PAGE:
How a small boy turned nasty before video was invented

DOES TV violence really encourage real violence? Will children go out and hit each other after seeing violence on the screen? Is the Government more likely to go out and bomb the Serbs after seeing the Nine O'Clock News? Is violence fun? Should we all try it before we condemn it so readily?

Well, I don't know the answers to all these questions, and neither does Michael Howard, but I do know something, and that is the other day in a wine shop in Bradford-on-Avon a man wearing a bow tie came up to me and smilingly accused me of being Miles Kington.

I pleaded guilty and waited to see if there were any more serious charges.

There were.

He accused me of having been a small boy living in Haytor Road, Wrexham, north Wales, just after the war.

Shaken, I agreed.

'How did you know?' I asked.

'I was a small boy in the same street,' he said. 'We played together.'

What a bombshell. A childhood chum come back to haunt me, and in deepest Wiltshire at that. What made it worse was that I had no immediate memory of him or even of his name. Under the guise of reminiscing, I asked him for some corroborative evidence.

'I distinctly remember one thing,' he said, 'and that was you trying to lay out a girl called Wilkinson.'

'Lay out?'

'Well, kill. You hit her over the head with a blunt instrument.'

'Did I actually kill her?'


That came as a relief. But as I always remember myself as a quiet, studious boy it also came as a shock to find that as a six- or seven-year-old I was, apparently, capable of mindless violence. And I didn't have the modern excuse of having ever seen a video nasty or violent television programmes. I had of course seen my father come back from the Second World War, where I was given vaguely to understand he had been responsible for the elimination of millions of Germans, but this never seemed to have any after-effects on him, and I can't remember him hitting any neighbours on the head, as apparently I did.

(Actually, we now seem to think that fighting in a war does turn you into a bit of a pacifist. It is always being said by American commentators that those congressmen who fought in Vietnam turn into doves when it comes to the possibility of more hostility, and those who didn't are usually the hawks. The ultimate example of this is Sylvester Stallone, who spent most of the Vietnam war period teaching in a girls' school in Switzerland, and has spent most of the rest of his life killing people on the screen.)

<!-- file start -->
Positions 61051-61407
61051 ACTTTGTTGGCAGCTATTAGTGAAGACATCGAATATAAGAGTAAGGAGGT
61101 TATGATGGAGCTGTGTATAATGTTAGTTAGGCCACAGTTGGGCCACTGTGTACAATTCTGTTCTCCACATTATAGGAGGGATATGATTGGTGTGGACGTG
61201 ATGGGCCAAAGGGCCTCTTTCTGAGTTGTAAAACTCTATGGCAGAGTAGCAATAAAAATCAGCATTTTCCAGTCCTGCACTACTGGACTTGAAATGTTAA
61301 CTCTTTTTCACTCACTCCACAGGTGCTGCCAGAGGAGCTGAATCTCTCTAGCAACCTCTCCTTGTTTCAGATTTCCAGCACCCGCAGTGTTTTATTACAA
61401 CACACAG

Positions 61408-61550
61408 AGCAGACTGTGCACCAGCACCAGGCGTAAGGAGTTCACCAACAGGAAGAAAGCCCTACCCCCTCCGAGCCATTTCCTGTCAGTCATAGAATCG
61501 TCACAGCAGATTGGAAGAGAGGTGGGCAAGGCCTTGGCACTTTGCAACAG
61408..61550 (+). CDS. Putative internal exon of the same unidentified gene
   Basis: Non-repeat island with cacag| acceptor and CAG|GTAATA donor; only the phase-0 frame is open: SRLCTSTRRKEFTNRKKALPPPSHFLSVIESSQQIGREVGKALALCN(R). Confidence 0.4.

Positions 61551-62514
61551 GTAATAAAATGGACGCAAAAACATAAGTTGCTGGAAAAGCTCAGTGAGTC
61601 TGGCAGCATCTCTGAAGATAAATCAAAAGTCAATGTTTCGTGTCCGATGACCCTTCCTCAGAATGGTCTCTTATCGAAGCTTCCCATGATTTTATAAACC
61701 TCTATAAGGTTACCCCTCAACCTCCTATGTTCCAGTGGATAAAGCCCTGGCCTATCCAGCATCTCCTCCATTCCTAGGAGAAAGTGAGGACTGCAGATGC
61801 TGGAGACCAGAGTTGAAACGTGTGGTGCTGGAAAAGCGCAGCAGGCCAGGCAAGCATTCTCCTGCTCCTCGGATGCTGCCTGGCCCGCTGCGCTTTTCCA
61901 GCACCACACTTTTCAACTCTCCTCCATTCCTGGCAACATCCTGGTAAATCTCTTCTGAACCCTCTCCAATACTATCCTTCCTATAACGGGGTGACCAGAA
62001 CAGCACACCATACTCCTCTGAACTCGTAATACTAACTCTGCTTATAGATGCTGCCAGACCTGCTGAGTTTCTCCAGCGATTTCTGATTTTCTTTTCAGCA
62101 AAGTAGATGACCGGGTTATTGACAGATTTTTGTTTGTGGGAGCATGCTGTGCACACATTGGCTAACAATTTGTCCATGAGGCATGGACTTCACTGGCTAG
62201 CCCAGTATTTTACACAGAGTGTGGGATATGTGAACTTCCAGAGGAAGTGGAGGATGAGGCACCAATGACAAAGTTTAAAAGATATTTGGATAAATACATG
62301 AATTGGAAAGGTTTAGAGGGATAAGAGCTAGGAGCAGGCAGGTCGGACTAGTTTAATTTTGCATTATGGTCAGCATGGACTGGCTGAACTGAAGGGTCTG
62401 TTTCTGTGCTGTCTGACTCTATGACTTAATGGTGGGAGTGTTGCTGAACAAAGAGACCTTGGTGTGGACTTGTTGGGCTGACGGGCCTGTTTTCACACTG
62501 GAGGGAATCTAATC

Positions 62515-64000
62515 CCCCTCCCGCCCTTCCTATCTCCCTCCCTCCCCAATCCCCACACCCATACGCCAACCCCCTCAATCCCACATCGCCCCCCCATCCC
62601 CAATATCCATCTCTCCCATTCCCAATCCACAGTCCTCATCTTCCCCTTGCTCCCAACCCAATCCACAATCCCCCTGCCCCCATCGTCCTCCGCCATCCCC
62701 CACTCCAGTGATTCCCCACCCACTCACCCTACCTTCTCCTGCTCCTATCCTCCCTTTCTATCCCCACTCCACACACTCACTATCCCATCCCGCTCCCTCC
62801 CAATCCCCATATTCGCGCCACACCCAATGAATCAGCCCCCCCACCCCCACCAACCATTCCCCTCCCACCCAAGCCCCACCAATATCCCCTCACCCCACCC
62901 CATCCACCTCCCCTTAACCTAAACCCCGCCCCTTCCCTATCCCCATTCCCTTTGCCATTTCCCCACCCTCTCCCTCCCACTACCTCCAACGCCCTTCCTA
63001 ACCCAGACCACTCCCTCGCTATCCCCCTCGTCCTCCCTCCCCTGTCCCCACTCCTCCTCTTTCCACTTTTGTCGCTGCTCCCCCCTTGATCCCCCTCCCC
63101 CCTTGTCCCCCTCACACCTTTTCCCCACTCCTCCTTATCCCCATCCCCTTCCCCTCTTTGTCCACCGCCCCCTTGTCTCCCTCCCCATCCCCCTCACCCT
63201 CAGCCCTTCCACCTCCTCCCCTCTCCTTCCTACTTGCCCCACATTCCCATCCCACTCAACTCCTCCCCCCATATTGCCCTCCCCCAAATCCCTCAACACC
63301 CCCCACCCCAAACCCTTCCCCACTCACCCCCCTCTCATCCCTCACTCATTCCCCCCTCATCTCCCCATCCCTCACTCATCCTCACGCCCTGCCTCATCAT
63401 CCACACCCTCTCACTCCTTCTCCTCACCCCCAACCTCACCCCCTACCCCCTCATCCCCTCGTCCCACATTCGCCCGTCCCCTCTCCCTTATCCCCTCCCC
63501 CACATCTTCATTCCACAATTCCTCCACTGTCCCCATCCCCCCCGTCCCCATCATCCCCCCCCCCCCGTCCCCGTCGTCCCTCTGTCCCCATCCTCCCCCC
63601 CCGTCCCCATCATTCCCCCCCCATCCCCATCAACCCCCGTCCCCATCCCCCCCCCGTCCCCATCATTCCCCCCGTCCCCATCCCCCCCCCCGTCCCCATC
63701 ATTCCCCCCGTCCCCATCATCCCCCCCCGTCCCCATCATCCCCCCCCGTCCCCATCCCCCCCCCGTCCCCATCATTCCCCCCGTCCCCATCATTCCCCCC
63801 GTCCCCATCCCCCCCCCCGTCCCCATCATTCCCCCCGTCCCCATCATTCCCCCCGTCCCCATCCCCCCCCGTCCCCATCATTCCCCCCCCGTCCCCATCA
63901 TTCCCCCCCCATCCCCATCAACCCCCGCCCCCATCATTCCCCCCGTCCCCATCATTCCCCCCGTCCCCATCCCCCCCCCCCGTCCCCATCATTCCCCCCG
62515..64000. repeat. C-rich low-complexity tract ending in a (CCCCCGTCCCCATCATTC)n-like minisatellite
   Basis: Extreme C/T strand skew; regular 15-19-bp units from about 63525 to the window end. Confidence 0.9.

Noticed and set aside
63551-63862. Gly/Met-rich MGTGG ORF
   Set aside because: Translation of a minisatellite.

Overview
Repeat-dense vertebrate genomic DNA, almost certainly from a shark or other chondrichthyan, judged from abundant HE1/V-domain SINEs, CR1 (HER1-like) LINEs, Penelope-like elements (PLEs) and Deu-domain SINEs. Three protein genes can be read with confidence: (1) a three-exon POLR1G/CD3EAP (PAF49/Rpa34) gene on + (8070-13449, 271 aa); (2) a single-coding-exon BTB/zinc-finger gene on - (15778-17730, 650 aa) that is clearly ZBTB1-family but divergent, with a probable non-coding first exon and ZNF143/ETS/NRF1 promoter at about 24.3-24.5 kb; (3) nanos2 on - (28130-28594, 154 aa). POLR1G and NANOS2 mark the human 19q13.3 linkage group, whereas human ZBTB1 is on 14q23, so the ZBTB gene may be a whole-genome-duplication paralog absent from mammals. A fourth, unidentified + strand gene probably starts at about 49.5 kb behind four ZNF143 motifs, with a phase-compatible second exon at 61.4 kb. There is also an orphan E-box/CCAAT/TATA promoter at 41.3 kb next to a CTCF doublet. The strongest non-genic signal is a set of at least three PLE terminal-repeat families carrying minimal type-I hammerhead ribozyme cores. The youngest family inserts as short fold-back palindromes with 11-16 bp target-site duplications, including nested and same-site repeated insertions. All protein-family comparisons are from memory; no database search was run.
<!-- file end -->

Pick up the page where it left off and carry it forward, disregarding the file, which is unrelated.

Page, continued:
Perhaps I had the feeling that, gifted with a father who had eliminated so many enemy soldiers, I didn't really need any screen violence. I remember he once gave me an old American watch he had acquired during the war and no longer needed. It was US Army issue.

'How did you get this?'

'Oh, I swapped it with an American soldier for a Luger pistol.'

'Gosh. Where did you get the Luger pistol from?'

'I took it off a dead German.'

Gosh. How terrific, I thought, without really thinking about it. Of course, I had never seen a dead German. In fact, I had never seen anyone dead at all, and the nearest I ever came to it was when a friend with an airgun shot a sparrow nearly dead in front of me, and I was so sickened by the sight that I swore I would never cause pain to anything or anyone, and I very seldom have.

(The only time I have ever shot to kill, funnily enough, was when I was encouraged to do so by Alan Coren. In the days when we shared the same lunch break, we once wandered up to the Strand and went inquisitively into a penny arcade full of fairground machinery. We homed in on a sniper game that involved peering down a rifle's sights at a replica of a First World War battlefield and shooting any soldier who popped up from his trench or fox-hole. What really appealed to us was that you knew if you had hit the enemy soldier fair and square because he screamed as he died. There really was a pre-recorded scream for each soldier. Some screamed in more agony than others. Those were the ones we aimed for first. It was sickening. Especially the way we laughed and found it so funny . . .)

'This girl, the Wilkinson girl,' I said to the man in the Bradford-on-Avon wine shop, 'the one I am meant to have mindlessly attacked. Did nobody intervene? Did my peer group not drag me off and disarm me?'

'Not as far as I remember. I think we all felt she deserved it. Your action quite impressed us.'

If that is so, I am amazed that I grew up to be as non-violent as I am. And if I ever do turn violent, I can always blame Alan Coren.